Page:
Given that information, I would suggest that you are setting your stand, if on flat terrain, at a height of at least 12 feet or more. Also keep in mind, the higher you are in your stand will put you at a steeper shot angle on your target. This could lead to shots that aren’t quite taken at an ethical angle. Remember, this would be on level ground. Being a minimum of 12 feet high should keep you out the normal visual scene of deer. If you are on angled ground (side of a ravine), your stands might need to be different.
Say, for instance, if your stand is being hung in a tree below a trail on the side of a ravine. A level of 12 feet might put you right at eye level with deer that pass by. In that case, you’ll want to take your stand higher. Get yourself above their level of view no matter what the terrain circumstance is.
Thought #5 – Paths of Least Resistance
Something else to consider in the areas that you hunt are paths, old road beds, logging roads, or any other “clearer” cut travel corridors on the property.
Deer, if given the opportunity, love to have easy travel to and from places. If there are areas that are easier to travel, they will use them.
Just the other day, my daughter and I were out in the woods and I noticed deer tracks in the tractor tire tracks that I personally left just less than 24 hours prior. The deer, rather than making their own way through the CRP, chose to follow the tractor tire tracks.
If you have some of these areas, I would key into them for hanging your stand. Again, look at the common direction of travel with those tracks. Take note of the common wind in the area. Look for the right cover that could help you hide your stand as well as hide the hunter. And hang it at the right height to keep you safe from their horizontal view as well as give you an ethical shot!
Thought #6 – Tuck Them In
As I stated briefly at the beginning of this article, deer are nocturnal animals. Most of their activity is happening during those hours that you and I are asleep. However, during hunting season, there are a few things that will allow us as hunters to encounter them.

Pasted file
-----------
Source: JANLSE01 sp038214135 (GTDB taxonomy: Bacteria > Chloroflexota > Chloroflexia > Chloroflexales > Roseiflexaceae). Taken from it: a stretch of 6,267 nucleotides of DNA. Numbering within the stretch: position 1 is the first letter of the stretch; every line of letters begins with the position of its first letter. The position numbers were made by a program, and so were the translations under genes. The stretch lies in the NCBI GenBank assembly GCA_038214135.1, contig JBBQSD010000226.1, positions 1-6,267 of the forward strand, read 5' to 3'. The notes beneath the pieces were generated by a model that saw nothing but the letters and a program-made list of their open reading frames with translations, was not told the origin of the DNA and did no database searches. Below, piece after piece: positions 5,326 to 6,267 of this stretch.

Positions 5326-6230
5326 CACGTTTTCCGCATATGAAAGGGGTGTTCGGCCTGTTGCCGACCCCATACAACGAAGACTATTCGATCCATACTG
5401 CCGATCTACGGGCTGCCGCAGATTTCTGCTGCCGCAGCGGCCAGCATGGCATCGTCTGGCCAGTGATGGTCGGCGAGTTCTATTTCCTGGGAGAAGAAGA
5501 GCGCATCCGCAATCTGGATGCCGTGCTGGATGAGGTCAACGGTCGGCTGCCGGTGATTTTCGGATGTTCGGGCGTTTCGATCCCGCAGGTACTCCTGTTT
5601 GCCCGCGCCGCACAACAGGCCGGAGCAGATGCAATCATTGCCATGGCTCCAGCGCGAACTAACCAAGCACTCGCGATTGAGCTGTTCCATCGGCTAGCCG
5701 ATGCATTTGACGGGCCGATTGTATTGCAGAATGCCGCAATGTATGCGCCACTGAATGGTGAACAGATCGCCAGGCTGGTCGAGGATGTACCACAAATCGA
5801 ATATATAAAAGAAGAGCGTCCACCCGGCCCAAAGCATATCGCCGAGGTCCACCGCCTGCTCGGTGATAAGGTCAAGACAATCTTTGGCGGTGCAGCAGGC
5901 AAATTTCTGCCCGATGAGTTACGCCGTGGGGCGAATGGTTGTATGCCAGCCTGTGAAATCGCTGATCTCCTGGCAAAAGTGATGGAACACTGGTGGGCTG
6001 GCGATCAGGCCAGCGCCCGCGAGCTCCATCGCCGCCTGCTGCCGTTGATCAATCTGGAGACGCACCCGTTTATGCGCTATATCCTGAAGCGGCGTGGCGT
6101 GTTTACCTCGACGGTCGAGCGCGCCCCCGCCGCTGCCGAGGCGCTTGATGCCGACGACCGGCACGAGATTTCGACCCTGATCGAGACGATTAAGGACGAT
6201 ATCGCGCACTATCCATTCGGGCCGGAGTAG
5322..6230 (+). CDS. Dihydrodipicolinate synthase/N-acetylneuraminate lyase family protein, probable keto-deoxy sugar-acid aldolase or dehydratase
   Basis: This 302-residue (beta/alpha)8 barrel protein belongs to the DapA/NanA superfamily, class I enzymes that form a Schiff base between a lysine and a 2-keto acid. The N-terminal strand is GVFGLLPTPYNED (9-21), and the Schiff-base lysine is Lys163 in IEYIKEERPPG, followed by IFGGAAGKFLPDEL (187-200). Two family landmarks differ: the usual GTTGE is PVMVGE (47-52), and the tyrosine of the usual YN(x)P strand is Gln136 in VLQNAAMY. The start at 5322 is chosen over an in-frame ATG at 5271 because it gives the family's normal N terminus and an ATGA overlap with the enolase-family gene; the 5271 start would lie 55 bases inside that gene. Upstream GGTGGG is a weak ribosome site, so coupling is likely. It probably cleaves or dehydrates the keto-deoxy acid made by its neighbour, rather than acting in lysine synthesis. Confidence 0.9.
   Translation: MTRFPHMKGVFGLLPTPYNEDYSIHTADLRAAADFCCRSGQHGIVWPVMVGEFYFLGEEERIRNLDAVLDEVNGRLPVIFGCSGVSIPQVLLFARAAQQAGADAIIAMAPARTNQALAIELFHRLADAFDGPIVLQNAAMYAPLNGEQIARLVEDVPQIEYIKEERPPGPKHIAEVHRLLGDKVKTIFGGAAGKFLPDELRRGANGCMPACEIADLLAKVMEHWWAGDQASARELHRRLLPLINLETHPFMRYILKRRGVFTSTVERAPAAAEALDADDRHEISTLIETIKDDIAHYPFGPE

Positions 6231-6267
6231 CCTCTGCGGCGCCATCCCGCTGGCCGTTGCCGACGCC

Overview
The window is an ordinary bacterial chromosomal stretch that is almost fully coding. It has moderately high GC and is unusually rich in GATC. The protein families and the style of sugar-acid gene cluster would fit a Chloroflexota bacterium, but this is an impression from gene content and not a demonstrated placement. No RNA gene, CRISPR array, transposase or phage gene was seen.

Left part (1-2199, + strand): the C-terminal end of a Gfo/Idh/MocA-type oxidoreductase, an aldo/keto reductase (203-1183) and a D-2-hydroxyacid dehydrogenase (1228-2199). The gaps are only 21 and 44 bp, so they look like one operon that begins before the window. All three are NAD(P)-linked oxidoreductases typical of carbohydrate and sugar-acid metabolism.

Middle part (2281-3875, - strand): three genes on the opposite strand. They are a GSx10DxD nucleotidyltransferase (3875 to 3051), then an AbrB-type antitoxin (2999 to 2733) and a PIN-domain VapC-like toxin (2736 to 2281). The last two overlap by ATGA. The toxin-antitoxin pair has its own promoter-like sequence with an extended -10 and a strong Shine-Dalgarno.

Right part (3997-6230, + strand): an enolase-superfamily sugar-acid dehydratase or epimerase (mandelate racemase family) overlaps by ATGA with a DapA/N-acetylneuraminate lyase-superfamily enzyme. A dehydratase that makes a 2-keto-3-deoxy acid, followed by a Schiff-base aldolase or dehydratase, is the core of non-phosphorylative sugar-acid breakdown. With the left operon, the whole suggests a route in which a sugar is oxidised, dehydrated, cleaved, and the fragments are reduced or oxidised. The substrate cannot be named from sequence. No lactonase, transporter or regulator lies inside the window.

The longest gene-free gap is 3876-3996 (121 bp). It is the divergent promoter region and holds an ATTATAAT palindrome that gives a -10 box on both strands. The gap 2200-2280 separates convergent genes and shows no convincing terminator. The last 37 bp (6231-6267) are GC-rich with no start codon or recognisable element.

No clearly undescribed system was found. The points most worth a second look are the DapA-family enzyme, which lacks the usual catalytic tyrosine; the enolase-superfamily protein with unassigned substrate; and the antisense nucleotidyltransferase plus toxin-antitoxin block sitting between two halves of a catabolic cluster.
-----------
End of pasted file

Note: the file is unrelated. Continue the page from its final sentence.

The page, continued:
In the morning, they will feed to the very last minute. Which, for you and me allows a few hours in the early morning to encounter them while they are up and on their feet. After a full belly of feeding, they will tend to make their way back to their bedding areas. They won’t always return to the same exact location. However, deer are creatures of habit and will be in the same general area to bed.
As a hunter, you can use this to your advantage in a few ways. First, find out what trails they are most often using to reach their bedding areas. If you can locate a trail showing signs of deer traveling away from feeding areas, you are in business! Again, paying attention to your wind, place a stand accordingly near that trail. Make sure it gives you space to be able to sneak in there without being seen or smelled. You don’t want to spook feeding deer when getting into a stand that will intercept them as they go to bed. Be wise.
A second opportunity would be to place a stand in a bedding area. Again, it’s hard to pinpoint a specific location, but you might get lucky and be in the right place one morning. Consider increasing your chances by creating some bedding areas if you can. Hinge cutting trees and even being strategic with placing brush in the timber might coax deer into bedding in specific spots. Thus, allowing you to place your stand with a higher opportunity for success.
Remember, with both of these ideas, a sunny slope is what you want to be looking for when it comes to bedding areas. Deer, through the colder months depend on that sun to keep them warm as they sleep through the day.
Now that turkey season is over, my mind has moved on to the next season that will roll around. Deer season.
Take these summer months to study your quarry, your hunting area, and the methods of hunting that you like to challenge yourself with. Place those stands appropriately and you will be happy with your results. A well-placed stand will entertain you as well as fill your freezer. I hope you have results with both! Good luck!